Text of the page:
Lake Powell experiences drastic changes in water levels

The dramatic and realistic effects of the climate crisis have taken their toll on Lake Powell in Albuquerque, N. Mex. As one of the largest reservoirs in the country, this lake has been severely diminished, reaching its lowest water level since 1963, The Independent reports. 

Long-term drought conditions have recently been aggravated by climate change. According to AP, the U.S. Interior Department announced its plans to put $420 million toward projects in Minnesota, New Mexico, North Dakota, Montana, South Dakota and Iowa – places that have experienced severe droughts in the last few years. 

While the water level is low at Lake Powell, its dam can still produce electricity. However shallow water can reduce water pressure as well as its capacity. According to USA Today, further declines in water levels can damage turbines needed to create electricity, which can bring more issues with the dam.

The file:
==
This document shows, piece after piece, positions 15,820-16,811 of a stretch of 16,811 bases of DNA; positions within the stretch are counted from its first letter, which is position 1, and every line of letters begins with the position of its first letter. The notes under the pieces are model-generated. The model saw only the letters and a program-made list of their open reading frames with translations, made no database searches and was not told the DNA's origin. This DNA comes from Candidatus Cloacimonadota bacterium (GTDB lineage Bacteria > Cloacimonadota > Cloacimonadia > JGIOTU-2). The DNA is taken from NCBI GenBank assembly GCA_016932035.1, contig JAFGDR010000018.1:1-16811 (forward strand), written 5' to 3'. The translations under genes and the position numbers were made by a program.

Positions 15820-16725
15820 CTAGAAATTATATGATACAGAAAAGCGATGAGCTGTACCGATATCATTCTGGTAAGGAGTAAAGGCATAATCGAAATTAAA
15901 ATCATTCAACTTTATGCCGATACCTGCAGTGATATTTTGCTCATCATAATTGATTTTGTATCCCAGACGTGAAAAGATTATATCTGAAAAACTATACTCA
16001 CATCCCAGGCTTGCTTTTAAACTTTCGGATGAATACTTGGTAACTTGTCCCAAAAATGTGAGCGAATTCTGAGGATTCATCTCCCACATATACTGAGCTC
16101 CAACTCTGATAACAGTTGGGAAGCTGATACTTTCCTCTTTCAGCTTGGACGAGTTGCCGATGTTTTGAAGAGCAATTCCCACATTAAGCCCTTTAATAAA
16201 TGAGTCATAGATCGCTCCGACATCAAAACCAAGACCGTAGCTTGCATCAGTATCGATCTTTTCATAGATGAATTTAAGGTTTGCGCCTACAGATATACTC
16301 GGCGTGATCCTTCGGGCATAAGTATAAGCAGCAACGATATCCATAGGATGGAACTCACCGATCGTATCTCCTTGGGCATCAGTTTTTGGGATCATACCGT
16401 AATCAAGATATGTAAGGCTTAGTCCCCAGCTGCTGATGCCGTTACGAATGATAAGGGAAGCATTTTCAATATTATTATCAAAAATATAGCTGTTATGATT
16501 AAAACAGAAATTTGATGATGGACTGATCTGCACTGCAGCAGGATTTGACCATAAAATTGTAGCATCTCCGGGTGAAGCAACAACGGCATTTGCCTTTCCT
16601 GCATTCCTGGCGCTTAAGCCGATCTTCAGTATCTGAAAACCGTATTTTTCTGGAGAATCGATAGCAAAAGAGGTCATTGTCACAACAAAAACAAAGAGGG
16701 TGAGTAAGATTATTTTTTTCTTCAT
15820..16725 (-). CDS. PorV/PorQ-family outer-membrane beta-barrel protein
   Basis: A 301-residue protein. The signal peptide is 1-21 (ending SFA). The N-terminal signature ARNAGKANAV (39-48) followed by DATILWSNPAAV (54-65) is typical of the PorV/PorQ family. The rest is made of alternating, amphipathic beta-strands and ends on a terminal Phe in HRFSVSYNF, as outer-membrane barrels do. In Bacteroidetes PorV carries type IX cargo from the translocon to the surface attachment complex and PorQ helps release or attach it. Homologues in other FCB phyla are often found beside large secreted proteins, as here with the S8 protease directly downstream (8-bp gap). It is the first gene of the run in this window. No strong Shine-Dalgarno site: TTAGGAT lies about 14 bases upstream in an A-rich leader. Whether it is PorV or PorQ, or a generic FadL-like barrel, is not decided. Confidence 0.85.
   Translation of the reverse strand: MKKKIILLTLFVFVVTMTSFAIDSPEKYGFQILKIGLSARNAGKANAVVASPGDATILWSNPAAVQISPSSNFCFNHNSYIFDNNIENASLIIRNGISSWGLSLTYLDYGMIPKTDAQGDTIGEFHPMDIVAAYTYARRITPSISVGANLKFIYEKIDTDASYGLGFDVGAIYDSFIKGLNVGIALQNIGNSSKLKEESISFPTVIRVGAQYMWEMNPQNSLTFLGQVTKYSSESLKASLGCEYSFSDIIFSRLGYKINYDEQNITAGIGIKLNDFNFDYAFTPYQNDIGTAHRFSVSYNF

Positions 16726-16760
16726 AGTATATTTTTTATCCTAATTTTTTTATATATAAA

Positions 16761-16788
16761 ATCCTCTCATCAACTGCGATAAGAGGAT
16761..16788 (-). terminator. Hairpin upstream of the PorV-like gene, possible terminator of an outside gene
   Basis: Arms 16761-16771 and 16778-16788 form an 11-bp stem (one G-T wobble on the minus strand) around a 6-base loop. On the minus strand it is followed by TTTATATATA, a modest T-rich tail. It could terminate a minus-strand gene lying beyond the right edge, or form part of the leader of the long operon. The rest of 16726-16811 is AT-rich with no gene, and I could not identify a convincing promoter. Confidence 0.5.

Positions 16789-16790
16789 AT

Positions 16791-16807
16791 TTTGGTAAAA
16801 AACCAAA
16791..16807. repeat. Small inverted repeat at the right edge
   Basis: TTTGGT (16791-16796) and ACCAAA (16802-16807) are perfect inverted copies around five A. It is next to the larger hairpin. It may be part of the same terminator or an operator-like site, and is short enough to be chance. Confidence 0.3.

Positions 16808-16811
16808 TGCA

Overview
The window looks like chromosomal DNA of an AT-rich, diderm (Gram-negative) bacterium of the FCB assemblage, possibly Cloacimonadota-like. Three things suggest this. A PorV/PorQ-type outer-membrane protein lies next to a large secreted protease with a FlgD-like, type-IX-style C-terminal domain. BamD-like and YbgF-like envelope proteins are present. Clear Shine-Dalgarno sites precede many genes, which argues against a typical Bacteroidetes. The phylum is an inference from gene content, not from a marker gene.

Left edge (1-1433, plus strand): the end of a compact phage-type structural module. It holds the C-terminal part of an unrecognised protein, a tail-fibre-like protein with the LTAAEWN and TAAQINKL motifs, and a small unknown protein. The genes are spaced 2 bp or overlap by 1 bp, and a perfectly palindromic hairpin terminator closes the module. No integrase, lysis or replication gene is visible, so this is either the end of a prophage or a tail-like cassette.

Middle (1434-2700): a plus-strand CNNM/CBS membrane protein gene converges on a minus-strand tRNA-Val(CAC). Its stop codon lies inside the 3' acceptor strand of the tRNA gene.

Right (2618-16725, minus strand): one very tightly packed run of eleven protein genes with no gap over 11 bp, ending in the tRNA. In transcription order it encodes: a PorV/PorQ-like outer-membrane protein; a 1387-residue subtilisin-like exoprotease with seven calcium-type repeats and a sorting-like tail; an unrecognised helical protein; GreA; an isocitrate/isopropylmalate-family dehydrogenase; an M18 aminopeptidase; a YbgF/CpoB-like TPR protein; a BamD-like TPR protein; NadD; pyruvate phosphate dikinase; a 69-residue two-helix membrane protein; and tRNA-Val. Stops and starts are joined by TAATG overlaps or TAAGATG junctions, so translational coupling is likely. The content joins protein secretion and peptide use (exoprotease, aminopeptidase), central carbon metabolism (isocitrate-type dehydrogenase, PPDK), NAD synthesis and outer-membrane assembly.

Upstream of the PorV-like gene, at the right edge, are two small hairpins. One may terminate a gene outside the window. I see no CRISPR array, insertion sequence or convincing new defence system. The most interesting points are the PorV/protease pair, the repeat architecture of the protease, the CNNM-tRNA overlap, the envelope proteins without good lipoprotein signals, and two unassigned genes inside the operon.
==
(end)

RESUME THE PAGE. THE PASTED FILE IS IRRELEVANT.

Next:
“Low levels in Lake Powell threaten the viability of the Glen Canyon hydroelectric dam,” said Lori Mitchener, a lecturer for the Center for Urban Ecology and Sustainability at Suffolk University. 

Scientists report that western America is currently experiencing a 20-year megadrought, with the region becoming drier and warmer within the past few decades. According to AP, climate change will likely continue to worsen these conditions, causing water sources to be unreliable and wildfires to be more frequent.

According to USA Today, officials have set a goal of keeping Lake Powell’s water levels 3,525 feet above sea level in order to help the Colorado River flow to Lake Mead and to assist with power production. However, there is hope that the water levels will increase when the snow in the Rocky Mountains melt this spring.

In response to the ongoing drought, California, Arizona, Mexico and Nevada have all enforced both mandatory and voluntary water cuts, according to The Independent

“The southwestern part of the United States is not meant to have the human population that it now must carry,” said Mitchener. “The world over deserts have low population density simply due to the low water levels that prohibit growth.”